771 Visit to a Small Planet
(PHILIPSBURG PA) -- It's a beautiful fall Saturday in what probably once was a beautiful small town and you wonder how people here make a living. A good number of stores are vacant. There's no traffic to speak of, and there are almost no pedestrians. There's a wedding at one of the several churches, else the "downtown" would be even more deserted. It's not a ghost town. Exactly. Not yet, anyway.
Time has passed this place by, at least from outward appearances. But somehow its people are keeping it on life support. At the start of the 20th Century, when this was coal country, people proudly put up buildings -- there's a red stucco-like exterior wall that's common to this region -- and even more proudly put their names and the year of construction on the front. The year labels are all before 1920, mostly before 1910.
If you didn't know by looking that this place needs a shave and a haircut, you'd know by learning there's a "revitalization" agency. Once there's one of those in a city or town, you can be sure things have deteriorated badly. There are two jewelry stores on the main drag, both closed on the weekends, or at least on weekend afternoons. Who buys jewelry in a place like this? A better question might be who's selling old gold to pay the rent?
We buy a small item in an "antique" store. Two dollars. The clerk -- probably the owner -- is grateful. Any of us would be, too. From the back room, you can hear a conversation about getting state help to pay the heat bill. And the place is only heated the four days a week it's open.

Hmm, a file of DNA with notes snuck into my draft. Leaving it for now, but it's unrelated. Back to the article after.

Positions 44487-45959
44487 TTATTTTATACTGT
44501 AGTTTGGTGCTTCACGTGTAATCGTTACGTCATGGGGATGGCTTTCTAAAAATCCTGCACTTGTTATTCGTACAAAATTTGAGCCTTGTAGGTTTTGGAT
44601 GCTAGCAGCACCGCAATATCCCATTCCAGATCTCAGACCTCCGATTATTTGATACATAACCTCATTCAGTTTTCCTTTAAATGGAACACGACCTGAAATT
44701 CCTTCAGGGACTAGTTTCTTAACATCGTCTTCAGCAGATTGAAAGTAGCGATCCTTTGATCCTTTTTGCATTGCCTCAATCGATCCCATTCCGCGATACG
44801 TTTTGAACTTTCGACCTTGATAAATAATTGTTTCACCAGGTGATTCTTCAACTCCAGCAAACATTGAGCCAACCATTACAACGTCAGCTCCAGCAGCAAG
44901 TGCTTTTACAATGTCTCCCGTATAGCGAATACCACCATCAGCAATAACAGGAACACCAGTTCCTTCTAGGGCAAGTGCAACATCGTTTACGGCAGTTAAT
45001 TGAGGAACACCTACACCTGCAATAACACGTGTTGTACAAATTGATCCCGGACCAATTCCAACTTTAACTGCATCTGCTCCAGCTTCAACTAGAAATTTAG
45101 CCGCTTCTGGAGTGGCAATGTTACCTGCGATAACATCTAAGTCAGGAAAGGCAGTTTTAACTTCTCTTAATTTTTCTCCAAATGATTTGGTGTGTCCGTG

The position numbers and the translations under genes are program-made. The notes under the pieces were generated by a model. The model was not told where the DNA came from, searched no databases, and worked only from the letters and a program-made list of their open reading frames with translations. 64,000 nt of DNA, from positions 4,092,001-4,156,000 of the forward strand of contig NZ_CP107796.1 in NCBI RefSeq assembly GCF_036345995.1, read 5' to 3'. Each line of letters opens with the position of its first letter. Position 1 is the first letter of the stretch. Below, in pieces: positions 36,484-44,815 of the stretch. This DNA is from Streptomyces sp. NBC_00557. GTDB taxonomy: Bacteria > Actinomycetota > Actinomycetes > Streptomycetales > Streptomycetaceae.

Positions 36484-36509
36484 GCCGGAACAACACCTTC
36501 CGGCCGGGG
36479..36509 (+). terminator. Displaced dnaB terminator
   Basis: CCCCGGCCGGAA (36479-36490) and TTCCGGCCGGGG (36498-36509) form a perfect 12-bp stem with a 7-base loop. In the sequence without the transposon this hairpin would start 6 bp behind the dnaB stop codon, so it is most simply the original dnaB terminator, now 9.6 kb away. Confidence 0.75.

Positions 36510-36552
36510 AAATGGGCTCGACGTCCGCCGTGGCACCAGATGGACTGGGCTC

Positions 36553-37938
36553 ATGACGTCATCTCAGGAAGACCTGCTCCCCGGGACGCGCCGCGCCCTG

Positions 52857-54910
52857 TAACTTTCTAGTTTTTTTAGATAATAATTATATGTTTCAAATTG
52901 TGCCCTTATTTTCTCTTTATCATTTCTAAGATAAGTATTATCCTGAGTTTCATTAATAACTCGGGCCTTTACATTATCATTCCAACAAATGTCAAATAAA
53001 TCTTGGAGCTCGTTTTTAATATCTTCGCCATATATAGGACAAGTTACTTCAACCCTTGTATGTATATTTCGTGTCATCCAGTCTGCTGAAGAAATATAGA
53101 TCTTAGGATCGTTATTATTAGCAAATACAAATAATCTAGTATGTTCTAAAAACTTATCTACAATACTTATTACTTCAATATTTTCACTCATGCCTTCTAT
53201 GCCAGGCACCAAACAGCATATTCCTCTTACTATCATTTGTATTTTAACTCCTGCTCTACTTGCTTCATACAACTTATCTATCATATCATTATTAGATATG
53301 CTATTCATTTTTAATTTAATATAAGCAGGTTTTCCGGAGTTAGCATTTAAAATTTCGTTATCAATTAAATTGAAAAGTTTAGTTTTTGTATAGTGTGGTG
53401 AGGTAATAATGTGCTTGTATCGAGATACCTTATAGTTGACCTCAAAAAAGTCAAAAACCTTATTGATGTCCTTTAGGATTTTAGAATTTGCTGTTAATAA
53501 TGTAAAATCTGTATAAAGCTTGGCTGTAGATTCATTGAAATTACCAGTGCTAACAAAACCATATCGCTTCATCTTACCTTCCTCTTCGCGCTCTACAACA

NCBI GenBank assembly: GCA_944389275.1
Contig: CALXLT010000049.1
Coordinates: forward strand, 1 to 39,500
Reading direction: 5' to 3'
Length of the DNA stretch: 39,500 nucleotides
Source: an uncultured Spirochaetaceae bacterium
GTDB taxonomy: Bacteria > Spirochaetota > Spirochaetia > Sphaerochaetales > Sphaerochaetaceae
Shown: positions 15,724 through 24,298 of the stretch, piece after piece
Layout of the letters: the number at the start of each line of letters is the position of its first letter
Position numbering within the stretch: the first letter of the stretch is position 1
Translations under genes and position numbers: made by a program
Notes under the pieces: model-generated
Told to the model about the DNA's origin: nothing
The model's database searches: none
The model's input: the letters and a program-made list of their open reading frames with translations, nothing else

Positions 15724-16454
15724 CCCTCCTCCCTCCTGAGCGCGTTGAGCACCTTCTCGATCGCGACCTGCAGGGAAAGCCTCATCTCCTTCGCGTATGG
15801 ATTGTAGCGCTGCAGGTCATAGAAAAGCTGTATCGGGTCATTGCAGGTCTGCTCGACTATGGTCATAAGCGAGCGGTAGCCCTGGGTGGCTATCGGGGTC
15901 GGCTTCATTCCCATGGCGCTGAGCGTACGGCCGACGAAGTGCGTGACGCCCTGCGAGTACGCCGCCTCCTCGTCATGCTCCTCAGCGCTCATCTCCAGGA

Still, they try. A new cafe and used book store, old but beautifully restored by a woman from Washington, DC. Bustling with four or five customers in a place that could easily handle 50.
On the edge of town there's a relatively new "Peebles" department store, one of a small chain. It's similar to a typical Kohl's but not as cool and half the size. And almost empty. That means there's time to chat with a worker, a tiny young woman with large, eager eyes a large eager smile and a large eager baby in her belly. She is picking up stuff that's way to heavy for someone that late in pregnancy. Down the street is a new supermarket, also fairly modern and about the busiest place we've seen today. It's one of two food stores of size in the region.
The requisite McDonald's is open. Business is slow. The Dairy Queen is open. And empty.
And there are at least two old folks' homes, one of them eight stories tall. Looks like Queens. Like a WAREHOUSE in Queens. Which really is what it is, except the Queens part.
But it's a beautiful day in the mountains of Central Pennsylvania, with enough red and yellow and green and brown foliage to rival New England.
And for now, It's a good place for those of us with depression. Lots of company, relative to the population.
--Clarification: The booklet excoriated in Wessay #770 was not sent by Medicare, but by the health insurance company, which later followed it up with a "newsletter" style "publication" that said, essentially the same thing. Plenty o' bucks for publicity as they put the finishing touches on their next price increases.
I'm Wes Richards. My opinions are my own but you're welcome to them.®